I tremble like a starving chiuahua in the snow before the inevitable milestone of describing the Greatest Possible Trip in the Universe. St. Jamess Gate Brewery hath graced us undeserving offal with the beneficence of openness, and so I went on Saturday. I wrote other blog entries following Twain, Jesus, Wilde, Chapman, Bauby, and other minor writers without a second thought. Gonna take on Barack soon. Bah. Now I must apologize in advance to the spirit of Arthur Guinness, whose abridged first name is almost as beautiful as his second, for my imminent inadequate effort to portray the visit there.
The Guinness Storehouse is Ireland's number one tourist destination, and may well be the most vaunted of all beveragemaking destinations. Been to the Coke headquarters and museum, Becks tour, Hofbrauhaus, two whiskey distilleries, and wineries in Napa, Sonoma, Austria, France, Spain, northern Italy, and even Temecula. They were nice, but none had comparable majesty. The Storehouse is shaped like a pint glass, so patrons (counterintuitively) get higher and higher in the pint as their journey progresses. By the second floor, I learned to tag along inconspicuously with a group of short ladies aged 60-80 who seemed totally uninterested in the tour guide's prattle about retronasal breathing and ensuing free tastes. How ungentlemanly would I have been to refuse to help these damsels in distress trying to slyly unload their beer tastes without offending the guide? And they say chivalry is dead. Don't remember much of the tour past the third floor. I assume it was fun.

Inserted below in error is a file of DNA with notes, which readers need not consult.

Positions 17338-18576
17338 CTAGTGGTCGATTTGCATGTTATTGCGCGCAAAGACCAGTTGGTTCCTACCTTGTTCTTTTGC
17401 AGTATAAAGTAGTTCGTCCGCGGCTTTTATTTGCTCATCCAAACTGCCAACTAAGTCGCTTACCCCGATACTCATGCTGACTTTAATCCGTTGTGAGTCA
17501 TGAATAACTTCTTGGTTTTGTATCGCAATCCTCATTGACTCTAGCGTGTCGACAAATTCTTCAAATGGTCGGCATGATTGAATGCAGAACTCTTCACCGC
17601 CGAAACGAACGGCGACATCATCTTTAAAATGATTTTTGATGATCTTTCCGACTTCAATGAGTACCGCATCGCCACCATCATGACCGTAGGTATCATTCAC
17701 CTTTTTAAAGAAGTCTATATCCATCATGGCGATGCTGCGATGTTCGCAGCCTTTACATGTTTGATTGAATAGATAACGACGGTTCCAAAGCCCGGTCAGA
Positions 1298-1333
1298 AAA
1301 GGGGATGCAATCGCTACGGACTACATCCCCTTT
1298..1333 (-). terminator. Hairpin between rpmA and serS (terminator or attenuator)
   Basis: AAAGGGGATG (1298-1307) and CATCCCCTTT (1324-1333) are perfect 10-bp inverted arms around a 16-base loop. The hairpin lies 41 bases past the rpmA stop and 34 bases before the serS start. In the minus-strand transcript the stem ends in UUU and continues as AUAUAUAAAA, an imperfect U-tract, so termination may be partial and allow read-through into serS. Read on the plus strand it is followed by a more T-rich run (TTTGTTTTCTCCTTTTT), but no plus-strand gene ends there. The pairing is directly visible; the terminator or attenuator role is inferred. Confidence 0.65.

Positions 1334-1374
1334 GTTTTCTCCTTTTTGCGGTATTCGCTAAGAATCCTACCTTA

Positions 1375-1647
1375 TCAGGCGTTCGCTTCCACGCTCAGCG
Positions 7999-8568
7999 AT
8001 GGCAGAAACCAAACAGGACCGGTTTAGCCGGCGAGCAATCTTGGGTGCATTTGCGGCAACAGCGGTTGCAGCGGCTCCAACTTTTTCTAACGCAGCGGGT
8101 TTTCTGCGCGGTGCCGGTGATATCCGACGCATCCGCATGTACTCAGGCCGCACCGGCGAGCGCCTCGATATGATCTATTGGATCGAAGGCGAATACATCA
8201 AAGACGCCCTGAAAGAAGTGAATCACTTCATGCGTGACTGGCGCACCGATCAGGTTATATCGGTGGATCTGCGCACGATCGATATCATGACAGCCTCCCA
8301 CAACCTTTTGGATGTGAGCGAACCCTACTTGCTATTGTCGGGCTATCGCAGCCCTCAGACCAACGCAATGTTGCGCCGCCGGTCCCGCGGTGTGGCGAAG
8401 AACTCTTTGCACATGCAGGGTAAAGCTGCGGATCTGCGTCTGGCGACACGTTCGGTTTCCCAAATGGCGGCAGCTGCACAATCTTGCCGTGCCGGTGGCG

They say an employee once fell in a vat of Guinness and drowned. An inquiry ensued as to whether he suffered before he died. They concluded that he had not. He left the vat and went to the bathroom eight times before dying.
I also walked around outside of the American College Dublin, Oscar Wilde's home from 1855-1878. There is only one thing in the world worse than not being talked about, and that is being dead.